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Table 3 Challenges associated with computer work that have become more difficult with age

From: Beyond 50. challenges at work for older nurses and allied health workers in rural Australia: a thematic analysis of focus group discussions

Challenges impacted by age-related factors Reported reasons why each is more difficult
1. Physical aspects Age-related factors
In particular ▪ Neck, shoulders strain, tired at end of day
▪ Use of mouse, developing carpel tunnel ▪ Stiffness when sitting for long periods
▪ Keyboard dexterity ▪ Hand problems, clicking on mouse
▪ Seeing screens ▪ Eye strain and vision
▪ Sitting at computers for long periods for data entry Exacerbated by:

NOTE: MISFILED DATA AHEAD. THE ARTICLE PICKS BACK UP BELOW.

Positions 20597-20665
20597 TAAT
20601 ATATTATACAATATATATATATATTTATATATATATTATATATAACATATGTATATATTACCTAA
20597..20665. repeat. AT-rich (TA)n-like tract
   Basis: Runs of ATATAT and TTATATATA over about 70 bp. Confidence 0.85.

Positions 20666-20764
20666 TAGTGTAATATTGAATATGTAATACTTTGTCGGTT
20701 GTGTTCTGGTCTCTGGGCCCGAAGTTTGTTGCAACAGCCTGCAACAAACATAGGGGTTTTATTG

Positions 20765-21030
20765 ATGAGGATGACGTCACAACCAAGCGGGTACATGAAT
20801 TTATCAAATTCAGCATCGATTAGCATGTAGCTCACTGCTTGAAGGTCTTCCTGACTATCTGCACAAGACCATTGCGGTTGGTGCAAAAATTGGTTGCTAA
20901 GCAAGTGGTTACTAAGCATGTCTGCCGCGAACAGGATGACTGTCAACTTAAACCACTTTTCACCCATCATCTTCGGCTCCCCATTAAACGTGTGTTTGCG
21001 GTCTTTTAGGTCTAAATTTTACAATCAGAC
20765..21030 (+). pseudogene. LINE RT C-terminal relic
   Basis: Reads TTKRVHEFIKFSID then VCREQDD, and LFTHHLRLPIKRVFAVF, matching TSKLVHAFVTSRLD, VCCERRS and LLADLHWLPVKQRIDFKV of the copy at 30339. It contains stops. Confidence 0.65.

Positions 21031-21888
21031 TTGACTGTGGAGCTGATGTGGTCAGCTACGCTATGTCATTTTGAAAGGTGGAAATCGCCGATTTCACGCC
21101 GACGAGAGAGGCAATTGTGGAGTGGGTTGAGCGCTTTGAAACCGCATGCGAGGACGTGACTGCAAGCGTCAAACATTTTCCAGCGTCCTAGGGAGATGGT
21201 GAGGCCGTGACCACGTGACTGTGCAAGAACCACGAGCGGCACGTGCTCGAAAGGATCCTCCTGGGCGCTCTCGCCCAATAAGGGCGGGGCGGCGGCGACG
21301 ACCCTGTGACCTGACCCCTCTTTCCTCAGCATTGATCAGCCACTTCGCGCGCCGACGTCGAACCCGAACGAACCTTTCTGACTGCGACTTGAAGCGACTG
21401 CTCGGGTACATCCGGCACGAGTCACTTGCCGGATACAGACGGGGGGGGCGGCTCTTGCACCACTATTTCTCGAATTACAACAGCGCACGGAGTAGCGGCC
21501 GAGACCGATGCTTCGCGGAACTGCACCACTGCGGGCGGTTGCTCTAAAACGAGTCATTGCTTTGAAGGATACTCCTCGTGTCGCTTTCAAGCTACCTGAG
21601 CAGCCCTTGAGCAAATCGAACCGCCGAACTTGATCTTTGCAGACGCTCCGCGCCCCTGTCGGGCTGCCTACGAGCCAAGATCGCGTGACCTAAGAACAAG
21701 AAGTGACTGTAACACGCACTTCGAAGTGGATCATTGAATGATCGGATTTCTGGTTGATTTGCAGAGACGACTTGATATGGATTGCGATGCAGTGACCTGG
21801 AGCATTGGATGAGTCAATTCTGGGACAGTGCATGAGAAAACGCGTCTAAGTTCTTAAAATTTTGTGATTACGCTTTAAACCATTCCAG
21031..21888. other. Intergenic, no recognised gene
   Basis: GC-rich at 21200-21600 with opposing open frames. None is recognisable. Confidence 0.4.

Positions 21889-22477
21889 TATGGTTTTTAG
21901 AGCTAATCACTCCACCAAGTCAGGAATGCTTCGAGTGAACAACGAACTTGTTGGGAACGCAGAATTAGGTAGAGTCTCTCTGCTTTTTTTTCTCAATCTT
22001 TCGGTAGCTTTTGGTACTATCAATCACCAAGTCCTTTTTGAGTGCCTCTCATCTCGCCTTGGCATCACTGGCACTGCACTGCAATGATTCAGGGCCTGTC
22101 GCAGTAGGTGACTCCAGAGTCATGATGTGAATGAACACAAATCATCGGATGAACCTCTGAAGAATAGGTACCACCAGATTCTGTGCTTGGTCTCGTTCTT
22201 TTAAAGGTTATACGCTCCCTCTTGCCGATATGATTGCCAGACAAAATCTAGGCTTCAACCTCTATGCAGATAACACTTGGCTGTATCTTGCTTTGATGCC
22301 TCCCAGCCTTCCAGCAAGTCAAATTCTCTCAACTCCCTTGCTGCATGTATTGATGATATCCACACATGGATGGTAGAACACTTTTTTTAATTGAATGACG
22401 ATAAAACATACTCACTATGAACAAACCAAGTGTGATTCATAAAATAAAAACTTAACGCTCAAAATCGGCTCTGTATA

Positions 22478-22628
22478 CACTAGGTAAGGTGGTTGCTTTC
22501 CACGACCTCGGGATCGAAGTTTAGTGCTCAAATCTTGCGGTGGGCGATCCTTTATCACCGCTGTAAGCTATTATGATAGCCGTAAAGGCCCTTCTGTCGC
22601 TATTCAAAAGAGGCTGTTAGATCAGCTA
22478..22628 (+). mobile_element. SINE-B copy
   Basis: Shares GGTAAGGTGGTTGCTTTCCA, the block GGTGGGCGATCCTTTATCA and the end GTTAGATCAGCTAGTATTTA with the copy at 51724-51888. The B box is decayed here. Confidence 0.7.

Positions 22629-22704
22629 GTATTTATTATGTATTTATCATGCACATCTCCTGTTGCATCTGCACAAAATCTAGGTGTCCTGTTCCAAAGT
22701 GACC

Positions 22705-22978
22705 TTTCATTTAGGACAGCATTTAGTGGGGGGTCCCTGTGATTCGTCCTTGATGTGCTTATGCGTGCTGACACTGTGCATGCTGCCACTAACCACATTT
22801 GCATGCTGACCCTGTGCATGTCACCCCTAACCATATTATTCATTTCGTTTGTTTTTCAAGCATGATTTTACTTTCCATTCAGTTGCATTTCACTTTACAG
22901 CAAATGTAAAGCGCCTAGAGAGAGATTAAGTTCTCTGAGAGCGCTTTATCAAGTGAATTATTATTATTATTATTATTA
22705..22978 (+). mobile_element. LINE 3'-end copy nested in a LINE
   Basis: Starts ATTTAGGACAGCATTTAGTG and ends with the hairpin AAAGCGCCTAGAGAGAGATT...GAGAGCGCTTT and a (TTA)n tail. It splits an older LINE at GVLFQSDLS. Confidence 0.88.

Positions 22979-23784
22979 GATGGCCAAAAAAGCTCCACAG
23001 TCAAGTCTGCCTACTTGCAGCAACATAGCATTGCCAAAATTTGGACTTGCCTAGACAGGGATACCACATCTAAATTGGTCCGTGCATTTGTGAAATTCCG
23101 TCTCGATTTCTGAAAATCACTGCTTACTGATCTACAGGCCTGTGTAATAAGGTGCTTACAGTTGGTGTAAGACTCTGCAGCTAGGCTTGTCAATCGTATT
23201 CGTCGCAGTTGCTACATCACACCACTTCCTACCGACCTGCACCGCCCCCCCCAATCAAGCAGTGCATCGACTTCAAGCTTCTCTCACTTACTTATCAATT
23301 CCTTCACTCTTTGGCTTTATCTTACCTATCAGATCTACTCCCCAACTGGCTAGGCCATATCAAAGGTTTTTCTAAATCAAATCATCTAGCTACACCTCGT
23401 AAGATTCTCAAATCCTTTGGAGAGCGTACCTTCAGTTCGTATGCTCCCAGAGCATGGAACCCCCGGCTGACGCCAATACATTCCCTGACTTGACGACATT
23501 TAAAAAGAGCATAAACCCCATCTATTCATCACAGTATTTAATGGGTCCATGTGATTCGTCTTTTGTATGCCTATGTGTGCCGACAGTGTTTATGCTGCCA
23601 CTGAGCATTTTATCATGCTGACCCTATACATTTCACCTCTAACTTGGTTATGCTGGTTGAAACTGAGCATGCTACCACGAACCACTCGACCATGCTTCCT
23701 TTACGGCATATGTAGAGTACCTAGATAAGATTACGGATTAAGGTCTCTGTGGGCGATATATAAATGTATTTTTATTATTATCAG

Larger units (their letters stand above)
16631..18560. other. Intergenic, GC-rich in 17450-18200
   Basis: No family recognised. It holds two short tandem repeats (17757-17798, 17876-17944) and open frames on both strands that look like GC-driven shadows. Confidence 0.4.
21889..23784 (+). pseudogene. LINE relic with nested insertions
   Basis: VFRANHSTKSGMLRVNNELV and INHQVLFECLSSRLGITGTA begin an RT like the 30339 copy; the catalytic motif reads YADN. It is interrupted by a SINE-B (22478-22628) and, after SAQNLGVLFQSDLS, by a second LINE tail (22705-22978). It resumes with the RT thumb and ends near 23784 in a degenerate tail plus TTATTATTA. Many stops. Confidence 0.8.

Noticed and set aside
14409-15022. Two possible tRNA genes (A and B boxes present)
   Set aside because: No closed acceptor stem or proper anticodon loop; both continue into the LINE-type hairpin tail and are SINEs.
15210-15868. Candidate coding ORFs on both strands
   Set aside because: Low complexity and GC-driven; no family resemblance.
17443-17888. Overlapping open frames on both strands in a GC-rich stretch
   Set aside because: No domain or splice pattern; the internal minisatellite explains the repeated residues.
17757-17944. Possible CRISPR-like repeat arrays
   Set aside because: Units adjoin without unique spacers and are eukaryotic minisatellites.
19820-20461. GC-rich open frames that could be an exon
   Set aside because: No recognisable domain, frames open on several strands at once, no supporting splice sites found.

2. Mental aspects ▪ More clicking on the mouse required for newer programs
In particular: ▪ Ergonomic factors:
▪ Use of new technology    - Sitting more, less active
▪ Learning new programs and changes to programs    - Posture and seating, some computers badly set up, on a bench
▪ Statistics ▪ IT education provision
▪ Remembering passwords    - not tailored to particular needs
▪ Interpreting computerised results    - Not enough time allowed for older workers to learn, absorb and apply knowledge. "Younger workers already with computer skills, get the same amount of training time"
     - "Helpdesk" is on the computer, not in hardcopy"
  ▪ Historical-generational learning factors
     - Not having computers at home and not growing up with computers
     - Computers not seen as a priority
     - Learn differently, "we are more practical people"
     - Harder for shift workers to adapt to computer
  ▪ General lack of confidence and support with computers and new technology:
     - IT support not always available when needed
     - Frequency of use - affects confidence
     - Tendency to avoid new technology due to difficulty with equipment